I read The Joke, Milan Kundera’s first novel, when I was a schoolboy. Bit above my level, but, even as a teenager, I liked the premise. Ludvik is a young man in post-war, newly Communist Czechoslovakia. He’s a smart, witty guy, a loyal Party member with a great future ahead of him. His girlfriend, though, is a bit serious. So when she writes to him from her two-week Party training course enthusing about the early-morning calisthenics and the “healthy atmosphere,” he scribbles off a droll postcard:
Optimism is the opium of the people! A healthy atmosphere stinks of stupidity! Long live Trotsky! Ludvik.
A few weeks later, he’s called before a committee of the District Party Secretariat. He tries to explain he was making a joke. Immediately they remove him from his position at the Students Union; then they expel him from the Party, and the university; and shortly thereafter he’s sent to work in the mines. As a waggish adolescent, I liked the absurdity of the situation in which Ludvik finds himself. Later, I came to appreciate that Kundera had skewered the touchiness of totalitarianism, and the consequential loss of any sense of proportion. It was the book I read on the flight to Vancouver, when Maclean’s magazine and I were hauled before the British Columbia “Human Rights” Tribunal for the crime of “flagrant Islamophobia.” In the course of a week-long trial, the best part of a day was devoted to examining, with the aid of “expert witnesses,” the “tone” of my jokes.
Like Ludvik at the District Party Secretariat, I faced a troika of judges. Unfortunately, none of them had read Milan Kundera, or apparently heard of him. So immediately after my trial they ensnared a minor stand-up comic, Guy Earle, who had committed the crime of putting down two drunken hecklers. Alas for him, they were of the lesbian persuasion. Last month, he was convicted of putting down hecklers homophobically and fined $15,000. Mr. Earle did not testify at his trial, nor attend it. He lives on the other side of the country, and could afford neither flight nor accommodation. Rather touchingly, he offered to pay for his trip by performing at various comedy clubs while in town, before he eventually realized that no Vancouver impresario was going to return his calls ever again. Ludvik would have recognized that, too. Comrade Zemanek, the chairman of the plenary meeting that decides his fate, participated with him in earlier jests with the same girl, but he makes a brilliant speech explaining why Ludvik has to be punished, and everyone else agrees:
No one spoke on my behalf, and finally everyone present (and there were about a hundred of them, including my teachers and my closest friends), yes, every last one of them raised his hand to approve my expulsion.
#page#And so it went for Guy Earle, hung out to dry by his comrades at the plenary session of the Canadian Collective of Edgy Transgressive Comedians. I speak metaphorically. But, if you’d like something more literal, let’s move south of the border. Recently, Surgery News, the official journal of the American College of Surgeons, published a piece by its editor-in-chief, Lazar Greenfield, examining research into the benefits to women of . . . well, let Dr. Greenfield explain it:
They found ingredients in semen that include mood enhancers like estrone, cortisol, prolactin, oxytocin, and serotonin; a sleep enhancer, melatonin; and, of course, sperm, which makes up only 1%-5%. Delivering these compounds into the richly vascularized vagina also turns out to have major salutary effects for the recipient.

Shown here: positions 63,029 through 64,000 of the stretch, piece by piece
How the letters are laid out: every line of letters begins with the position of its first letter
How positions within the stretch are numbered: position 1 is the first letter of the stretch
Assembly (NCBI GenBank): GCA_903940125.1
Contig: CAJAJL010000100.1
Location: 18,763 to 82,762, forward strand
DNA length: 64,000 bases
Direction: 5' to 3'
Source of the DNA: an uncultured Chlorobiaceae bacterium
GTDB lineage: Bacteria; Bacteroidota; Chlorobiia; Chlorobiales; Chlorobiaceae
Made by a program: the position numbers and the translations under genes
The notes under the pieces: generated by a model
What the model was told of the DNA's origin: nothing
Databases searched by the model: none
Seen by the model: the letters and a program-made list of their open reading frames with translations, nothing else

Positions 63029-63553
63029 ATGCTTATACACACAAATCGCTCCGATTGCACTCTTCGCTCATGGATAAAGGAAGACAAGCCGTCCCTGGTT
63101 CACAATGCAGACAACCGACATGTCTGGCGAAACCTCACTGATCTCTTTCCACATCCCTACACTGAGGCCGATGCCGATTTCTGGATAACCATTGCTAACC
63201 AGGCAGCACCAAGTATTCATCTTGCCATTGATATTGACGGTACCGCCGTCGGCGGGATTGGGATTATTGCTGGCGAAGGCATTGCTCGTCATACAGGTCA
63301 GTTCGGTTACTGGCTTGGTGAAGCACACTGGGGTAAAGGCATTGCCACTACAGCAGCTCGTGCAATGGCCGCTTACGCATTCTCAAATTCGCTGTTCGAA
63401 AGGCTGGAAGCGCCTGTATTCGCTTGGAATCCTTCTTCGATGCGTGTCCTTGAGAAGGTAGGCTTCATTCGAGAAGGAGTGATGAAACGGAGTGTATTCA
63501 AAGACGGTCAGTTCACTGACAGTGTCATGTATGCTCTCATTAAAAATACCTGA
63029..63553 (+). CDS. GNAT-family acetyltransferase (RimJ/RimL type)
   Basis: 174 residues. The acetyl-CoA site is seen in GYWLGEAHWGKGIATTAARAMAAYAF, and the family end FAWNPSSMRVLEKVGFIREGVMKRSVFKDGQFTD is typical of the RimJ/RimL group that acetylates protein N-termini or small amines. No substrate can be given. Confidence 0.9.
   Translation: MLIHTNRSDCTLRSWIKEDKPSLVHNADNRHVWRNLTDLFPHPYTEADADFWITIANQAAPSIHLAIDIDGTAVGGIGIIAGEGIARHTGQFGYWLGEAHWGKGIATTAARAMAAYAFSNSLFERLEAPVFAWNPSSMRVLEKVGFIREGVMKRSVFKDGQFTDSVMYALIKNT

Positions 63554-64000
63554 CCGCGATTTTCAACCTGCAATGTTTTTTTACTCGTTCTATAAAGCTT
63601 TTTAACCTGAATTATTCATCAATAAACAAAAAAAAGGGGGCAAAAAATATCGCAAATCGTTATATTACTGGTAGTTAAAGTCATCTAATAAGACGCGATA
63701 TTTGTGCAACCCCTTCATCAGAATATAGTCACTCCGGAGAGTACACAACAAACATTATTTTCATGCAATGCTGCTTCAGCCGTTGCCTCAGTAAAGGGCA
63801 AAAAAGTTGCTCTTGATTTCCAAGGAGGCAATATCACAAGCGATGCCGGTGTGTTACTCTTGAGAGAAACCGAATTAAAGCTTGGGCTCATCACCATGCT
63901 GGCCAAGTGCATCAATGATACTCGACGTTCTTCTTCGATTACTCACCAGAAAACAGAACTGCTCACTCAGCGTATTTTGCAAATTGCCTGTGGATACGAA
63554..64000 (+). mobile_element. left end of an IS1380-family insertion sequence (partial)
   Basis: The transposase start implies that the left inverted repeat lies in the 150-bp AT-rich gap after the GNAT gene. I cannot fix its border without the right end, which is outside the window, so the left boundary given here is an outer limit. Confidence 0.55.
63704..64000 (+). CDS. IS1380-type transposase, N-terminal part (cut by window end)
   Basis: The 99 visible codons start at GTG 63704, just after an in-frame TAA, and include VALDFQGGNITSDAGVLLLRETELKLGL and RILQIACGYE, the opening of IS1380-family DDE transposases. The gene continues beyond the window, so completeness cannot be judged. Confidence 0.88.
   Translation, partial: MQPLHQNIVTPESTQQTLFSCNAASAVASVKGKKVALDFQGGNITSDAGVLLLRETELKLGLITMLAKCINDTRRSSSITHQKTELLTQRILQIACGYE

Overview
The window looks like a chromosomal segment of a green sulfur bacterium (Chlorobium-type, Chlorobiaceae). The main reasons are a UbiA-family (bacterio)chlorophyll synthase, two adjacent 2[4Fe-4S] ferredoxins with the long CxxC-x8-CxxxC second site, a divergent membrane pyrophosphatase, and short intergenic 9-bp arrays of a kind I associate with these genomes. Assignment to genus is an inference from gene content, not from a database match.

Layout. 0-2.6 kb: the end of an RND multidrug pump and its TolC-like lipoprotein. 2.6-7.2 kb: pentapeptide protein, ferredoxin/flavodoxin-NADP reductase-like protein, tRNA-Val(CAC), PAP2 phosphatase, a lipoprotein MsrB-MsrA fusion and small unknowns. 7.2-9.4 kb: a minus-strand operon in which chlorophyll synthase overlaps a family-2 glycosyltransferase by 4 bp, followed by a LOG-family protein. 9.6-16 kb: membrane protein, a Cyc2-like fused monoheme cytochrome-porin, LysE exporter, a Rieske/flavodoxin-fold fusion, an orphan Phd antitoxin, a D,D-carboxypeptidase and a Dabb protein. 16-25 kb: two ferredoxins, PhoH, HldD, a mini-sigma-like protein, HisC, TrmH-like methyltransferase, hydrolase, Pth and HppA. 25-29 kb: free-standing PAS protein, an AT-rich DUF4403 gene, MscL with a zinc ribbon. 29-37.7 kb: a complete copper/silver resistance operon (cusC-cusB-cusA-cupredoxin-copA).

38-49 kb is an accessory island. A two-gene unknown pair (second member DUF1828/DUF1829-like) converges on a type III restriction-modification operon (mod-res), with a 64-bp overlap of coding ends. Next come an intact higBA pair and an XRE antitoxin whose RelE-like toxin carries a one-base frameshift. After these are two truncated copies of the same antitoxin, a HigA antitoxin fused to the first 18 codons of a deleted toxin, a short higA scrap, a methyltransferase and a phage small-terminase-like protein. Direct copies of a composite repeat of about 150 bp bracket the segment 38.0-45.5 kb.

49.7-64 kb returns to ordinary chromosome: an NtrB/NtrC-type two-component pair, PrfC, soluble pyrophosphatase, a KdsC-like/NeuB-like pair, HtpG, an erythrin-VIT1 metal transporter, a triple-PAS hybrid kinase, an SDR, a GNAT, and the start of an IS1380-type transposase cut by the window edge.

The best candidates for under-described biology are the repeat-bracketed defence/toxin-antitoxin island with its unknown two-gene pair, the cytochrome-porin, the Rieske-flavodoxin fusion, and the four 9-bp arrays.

As this was the Valentine’s issue, Dr. Greenfield concluded on a “light-hearted” note:
Now we know there’s a better gift for that day than chocolates.
Oh, my. When the complaints started rolling in from lady doctors, Surgery News withdrew the entire issue. All of it. Gone. Then Dr. Greenfield apologized. Then he resigned as editor. Then he apologized some more. Then he resigned as president-elect of the American College of Surgeons. The New York Times solemnly reported that Dr. Barbara Bass, chairwoman of the department of surgery at Methodist Hospital in Houston, declared she was “glad Dr. Greenfield had resigned.” But Dr. Colleen Brophy, professor of surgery at Vanderbilt University, said “the resignation would not end the controversy.”
Dr. Greenfield is one of the most eminent men — whoops, persons — in his profession, and, when it comes to vascularized vaginas, he would appear to have the facts on his side. But, like Ludvik, he made an ideologically unsound joke, and so his career must be ended. An apology won’t cut it, so the thought police were obliged to act: To modify the old line, the operation was a complete success, and the surgeon died.
Years later, Ludvik reflects on the friends and colleagues who voted to destroy him. I wonder if, in the ruins of his reputation, Dr. Greenfield will come to feel as Kundera’s protagonist does:
Since then, whenever I make new acquaintances, men or women with the potential of becoming friends or lovers, I project them back into that time, that hall, and ask myself whether they would have raised their hands; no one has ever passed the test.
Who would have thought all the old absurdist gags of Eastern Europe circa 1948 would transplant themselves to the heart of the West so effortlessly? Indeed, a latter-day Kundera would surely reject as far too obvious a scenario in which lesbians and feminists lean on eunuch males to destroy a man for disrespecting the vascularized vagina by suggesting that semen might have restorative properties. “Give it to me straight, doc. I can take it”? Not anymore. Kundera’s Joke is now on us.
– Mr. Steyn blogs at SteynOnline. (www.steynonline.com).